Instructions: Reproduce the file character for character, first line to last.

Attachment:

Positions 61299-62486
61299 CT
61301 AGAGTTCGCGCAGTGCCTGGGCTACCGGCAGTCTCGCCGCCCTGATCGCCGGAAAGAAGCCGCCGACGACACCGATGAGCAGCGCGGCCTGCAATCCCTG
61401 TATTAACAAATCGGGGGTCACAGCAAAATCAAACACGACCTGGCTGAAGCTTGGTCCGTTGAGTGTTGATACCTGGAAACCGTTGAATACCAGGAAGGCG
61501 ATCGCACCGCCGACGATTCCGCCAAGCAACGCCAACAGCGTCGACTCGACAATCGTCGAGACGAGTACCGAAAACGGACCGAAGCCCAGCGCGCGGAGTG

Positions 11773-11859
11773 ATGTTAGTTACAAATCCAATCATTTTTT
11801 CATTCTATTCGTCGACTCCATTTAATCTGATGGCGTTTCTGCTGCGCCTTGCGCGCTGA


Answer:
Positions 61299-62486
61299 CT
61301 AGAGTTCGCGCAGTGCCTGGGCTACCGGCAGTCTCGCCGCCCTGATCGCCGGAAAGAAGCCGCCGACGACACCGATGAGCAGCGCGGCCTGCAATCCCTG
61401 TATTAACAAATCGGGGGTCACAGCAAAATCAAACACGACCTGGCTGAAGCTTGGTCCGTTGAGTGTTGATACCTGGAAACCGTTGAATACCAGGAAGGCG
61501 ATCGCACCGCCGACGATTCCGCCAAGCAACGCCAACAGCGTCGACTCGACAATCGTCGAGACGAGTACCGAAAACGGACCGAAGCCCAGCGCGCGGAGTG

Positions 11773-11859
11773 ATGTTAGTTACAAATCCAATCATTTTTT
11801 CATTCTATTCGTCGACTCCATTTAATCTGATGGCGTTTCTGCTGCGCCTTGCGCGCTGA